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After Parkland Shooting, Deputies in Broward County Schools Will Carry Rifles

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ar-15 and semiautomatic rifles, at the center of the gun control debate, are used by some school police departments and school resource officers

Trained and qualified deputies who patrol Broward County, Fla., schools will carry rifles, and some will carry AR-15s, the same weapon that was used to carry out a mass shooting at one of the district's high schools last week, Sheriff Scott Israel said.

"Only deputies who are trained and qualified will be carrying those rifles," Israel said at an afternoon press conference. "We need to be able to defeat any threat that comes onto campus."

Police say a 19-year-old gunman entered Marjory Stoneman Douglas High School in Parkland with an AR-15 on Valentine's Day, where he killed 17 people and injured 15 others.

Israel said he had the support of Broward County Superintendent Robert Runcie for his decision. 

He spoke as President Donald Trump met with Parkland students and families and survivors of past school shootings to discuss safety. At that meeting, Trump voice support for arming teachers to allow for quicker response to security threats, an idea many educators have opposed.

Stoneman Douglas High School has an armed school resource officer assigned to its campus, but Israel has not yet said where that officer was during the shooting. He did not discharge his weapon during the attack, Israel said Wednesday.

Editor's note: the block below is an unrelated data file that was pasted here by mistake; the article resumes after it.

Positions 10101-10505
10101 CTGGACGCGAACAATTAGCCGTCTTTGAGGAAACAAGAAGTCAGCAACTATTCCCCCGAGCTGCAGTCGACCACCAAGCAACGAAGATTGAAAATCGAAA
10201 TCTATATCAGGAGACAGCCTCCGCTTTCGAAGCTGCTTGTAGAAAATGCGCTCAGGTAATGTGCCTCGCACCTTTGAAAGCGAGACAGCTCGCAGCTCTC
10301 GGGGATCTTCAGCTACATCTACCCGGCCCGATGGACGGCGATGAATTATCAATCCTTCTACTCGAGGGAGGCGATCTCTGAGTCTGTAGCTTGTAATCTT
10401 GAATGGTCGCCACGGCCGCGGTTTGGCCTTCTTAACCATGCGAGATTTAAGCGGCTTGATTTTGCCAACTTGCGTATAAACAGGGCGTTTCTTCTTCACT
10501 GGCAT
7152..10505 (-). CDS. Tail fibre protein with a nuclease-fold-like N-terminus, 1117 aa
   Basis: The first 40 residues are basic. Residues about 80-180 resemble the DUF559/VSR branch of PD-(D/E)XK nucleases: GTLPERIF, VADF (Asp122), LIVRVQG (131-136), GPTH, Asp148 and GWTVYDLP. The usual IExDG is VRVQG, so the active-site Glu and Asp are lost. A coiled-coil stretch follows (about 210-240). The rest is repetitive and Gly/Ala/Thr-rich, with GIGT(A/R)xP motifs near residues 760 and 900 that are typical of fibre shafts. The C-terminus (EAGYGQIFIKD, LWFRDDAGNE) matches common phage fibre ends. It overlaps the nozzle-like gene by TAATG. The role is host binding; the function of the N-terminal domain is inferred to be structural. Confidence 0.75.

The rifles will be locked in police vehicles when deputies are not carrying them until the district can equip schools with lock boxes, Israel said.

Parkland students and teachers have said schools there may need higher levels of security as Stoneman Douglas students return to class to address the anxieties of students and parents after the attack.

As I've written previously, a handful of other districts have equipped officers with semi-automatic rifles, some relying on a controversial military surplus program to do so:

"Questions about whether school-based officers should obtain or carry such powerful weapons run parallel to a larger question in debates over how to prevent school shootings: Is the burden of addressing such rare but devastating incidents on schools, which have fortified their safety measures in recent years? Or should society at large play a greater role through changes like tighter gun restrictions and increased access to mental health programs?"

Israel said bigger changes are needed in the long run to address concerns about school shootings. He is one of many public officials in the south Florida community who have called for "sensible gun control" since the attack. They've pushed for lawmakers to limit or eliminate sales of semi-automatic rifles like AR-15s, and they've called for stronger background checks.

Israel wants legal changes that would make it easier for police and the courts to disarm people who are seen as a possible threat to themselves and others.

"Now we're at a point in American history where, if we're going to be safe, it's up to the lawmakers," Israel said. "Laws have to be changed, and we can't do the same old, same old."

Photo: A newly assembled AR-15 rifle is displayed in 2013 at the Stag Arms company in New Britain, Conn. --Charles Krupa/AP-File


Related reading about school safety:

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